Transaction fraud is a huge headache for people in the New York City metro area. It can be frustrating to wait while the bank conducts their investigation. It’s not a process that’s very transparent for consumers. Fraud is complex, and banks have very specific ways of investigating it.
Types of transaction fraud
There are many different kinds of fraud. Usually, fraud is classified depending on who commits it. For example, family fraud occurs when a person the cardholder knows uses an account without authorization. True fraud, by contrast, happens when someone uses a stolen card number to complete a transaction.
One other category of fraud is known as friendly fraud. In friendly fraud, the cardholder themselves falsely files for a chargeback, even though they know they completed the transaction. Disputes occur when a merchant makes a mistake. The cardholder authorized the transaction, but there is a problem with it. For example, the merchant may not have delivered a promised good or service. Or they may have run the transaction twice, instead of one time.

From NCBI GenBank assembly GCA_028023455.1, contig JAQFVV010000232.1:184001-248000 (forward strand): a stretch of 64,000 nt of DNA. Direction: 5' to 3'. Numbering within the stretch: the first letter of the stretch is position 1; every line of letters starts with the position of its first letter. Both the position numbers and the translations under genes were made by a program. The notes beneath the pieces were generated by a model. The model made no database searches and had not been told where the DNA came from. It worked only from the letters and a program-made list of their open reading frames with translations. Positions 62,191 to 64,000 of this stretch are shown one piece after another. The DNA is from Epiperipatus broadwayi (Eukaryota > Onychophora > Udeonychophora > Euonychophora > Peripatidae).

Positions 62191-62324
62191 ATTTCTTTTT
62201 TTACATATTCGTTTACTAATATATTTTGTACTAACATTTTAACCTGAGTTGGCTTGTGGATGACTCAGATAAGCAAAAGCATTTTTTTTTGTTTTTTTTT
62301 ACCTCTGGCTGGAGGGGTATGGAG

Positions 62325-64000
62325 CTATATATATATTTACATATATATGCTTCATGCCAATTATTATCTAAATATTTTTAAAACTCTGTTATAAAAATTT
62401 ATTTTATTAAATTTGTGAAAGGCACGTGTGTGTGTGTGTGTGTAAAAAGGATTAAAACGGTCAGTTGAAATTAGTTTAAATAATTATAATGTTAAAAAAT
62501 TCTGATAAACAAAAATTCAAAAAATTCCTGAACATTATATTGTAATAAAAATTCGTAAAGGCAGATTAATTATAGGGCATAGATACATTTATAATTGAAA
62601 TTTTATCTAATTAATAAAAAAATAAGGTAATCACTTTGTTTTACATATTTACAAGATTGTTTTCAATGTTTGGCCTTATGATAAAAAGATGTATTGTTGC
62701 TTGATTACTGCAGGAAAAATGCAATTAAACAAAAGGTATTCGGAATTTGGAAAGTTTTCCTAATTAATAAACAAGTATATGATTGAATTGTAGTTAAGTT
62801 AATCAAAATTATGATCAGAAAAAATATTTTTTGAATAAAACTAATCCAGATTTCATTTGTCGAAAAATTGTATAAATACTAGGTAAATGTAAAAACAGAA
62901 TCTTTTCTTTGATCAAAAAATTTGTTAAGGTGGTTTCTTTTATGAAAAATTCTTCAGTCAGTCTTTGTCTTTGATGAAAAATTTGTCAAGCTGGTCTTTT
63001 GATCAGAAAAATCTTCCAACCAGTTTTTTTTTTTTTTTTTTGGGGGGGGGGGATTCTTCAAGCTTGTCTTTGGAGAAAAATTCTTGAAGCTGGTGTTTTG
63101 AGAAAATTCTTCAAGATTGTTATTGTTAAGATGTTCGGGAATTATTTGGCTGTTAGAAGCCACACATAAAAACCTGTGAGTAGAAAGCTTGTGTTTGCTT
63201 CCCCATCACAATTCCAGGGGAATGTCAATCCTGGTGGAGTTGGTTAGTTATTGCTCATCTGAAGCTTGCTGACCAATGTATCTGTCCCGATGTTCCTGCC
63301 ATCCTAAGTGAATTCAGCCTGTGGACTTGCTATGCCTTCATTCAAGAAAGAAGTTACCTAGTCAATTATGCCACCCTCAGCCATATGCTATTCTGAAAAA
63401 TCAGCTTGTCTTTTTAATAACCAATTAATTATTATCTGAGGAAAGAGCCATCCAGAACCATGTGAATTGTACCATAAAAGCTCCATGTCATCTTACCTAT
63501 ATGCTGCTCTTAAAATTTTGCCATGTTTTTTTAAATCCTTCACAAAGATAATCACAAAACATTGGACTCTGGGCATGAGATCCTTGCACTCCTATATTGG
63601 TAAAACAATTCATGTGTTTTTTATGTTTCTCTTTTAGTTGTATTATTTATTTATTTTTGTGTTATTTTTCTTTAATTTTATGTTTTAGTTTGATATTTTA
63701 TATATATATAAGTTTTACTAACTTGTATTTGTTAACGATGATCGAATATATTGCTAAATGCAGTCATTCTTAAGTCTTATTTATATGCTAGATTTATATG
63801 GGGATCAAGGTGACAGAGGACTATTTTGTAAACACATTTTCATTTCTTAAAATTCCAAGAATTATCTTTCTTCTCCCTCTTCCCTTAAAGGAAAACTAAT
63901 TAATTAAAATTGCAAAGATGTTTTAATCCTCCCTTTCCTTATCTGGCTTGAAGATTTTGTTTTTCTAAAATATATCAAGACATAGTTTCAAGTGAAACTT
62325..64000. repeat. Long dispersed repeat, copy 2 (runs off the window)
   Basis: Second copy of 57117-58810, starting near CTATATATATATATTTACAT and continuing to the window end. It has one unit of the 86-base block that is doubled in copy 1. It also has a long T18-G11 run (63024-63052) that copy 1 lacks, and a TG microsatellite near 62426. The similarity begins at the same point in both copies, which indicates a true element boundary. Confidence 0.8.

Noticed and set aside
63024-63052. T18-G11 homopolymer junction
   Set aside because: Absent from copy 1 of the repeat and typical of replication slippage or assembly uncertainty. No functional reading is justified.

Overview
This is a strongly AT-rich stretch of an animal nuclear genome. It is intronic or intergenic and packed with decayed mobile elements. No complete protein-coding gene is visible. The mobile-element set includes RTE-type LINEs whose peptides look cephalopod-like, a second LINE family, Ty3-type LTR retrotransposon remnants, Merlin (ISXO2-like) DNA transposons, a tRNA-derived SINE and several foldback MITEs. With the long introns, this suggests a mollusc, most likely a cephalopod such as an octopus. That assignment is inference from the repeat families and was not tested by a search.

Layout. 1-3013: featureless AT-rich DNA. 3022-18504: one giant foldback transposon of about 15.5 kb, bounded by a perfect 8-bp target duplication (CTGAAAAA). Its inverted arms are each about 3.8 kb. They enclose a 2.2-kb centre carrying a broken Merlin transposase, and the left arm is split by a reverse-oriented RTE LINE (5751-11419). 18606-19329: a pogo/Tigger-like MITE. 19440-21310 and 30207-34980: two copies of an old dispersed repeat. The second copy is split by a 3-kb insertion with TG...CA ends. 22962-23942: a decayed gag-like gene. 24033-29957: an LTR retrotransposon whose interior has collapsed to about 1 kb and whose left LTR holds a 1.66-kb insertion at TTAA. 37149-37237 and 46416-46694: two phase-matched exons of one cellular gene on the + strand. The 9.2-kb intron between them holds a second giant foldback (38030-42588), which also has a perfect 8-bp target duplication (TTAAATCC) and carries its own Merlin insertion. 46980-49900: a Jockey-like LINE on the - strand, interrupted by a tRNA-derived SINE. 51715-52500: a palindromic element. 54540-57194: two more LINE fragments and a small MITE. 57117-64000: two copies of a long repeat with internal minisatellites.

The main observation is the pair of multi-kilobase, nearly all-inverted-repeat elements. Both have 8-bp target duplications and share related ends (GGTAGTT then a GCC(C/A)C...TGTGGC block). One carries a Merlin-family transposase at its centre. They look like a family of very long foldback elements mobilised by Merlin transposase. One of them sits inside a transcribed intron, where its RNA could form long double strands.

Investigating transaction fraud
When fraud is reported, the bank wants evidence. For someone whose card number was stolen, this can be hard to provide. One thing any victim of fraud should do is look at their card statements closely. Often, criminals start small. If no one notices a transaction for a minor amount, they may progress to a larger one. Consumers have 60 days to report fraudulent transactions.
Sometimes, someone will report an authorized use of a card as unauthorized. This can have devastating effects for the accused party. If you find yourself in this situation, it’s important to contact an attorney with experience in criminal defense. They may have experience handling cases involving bank and mortgage fraud.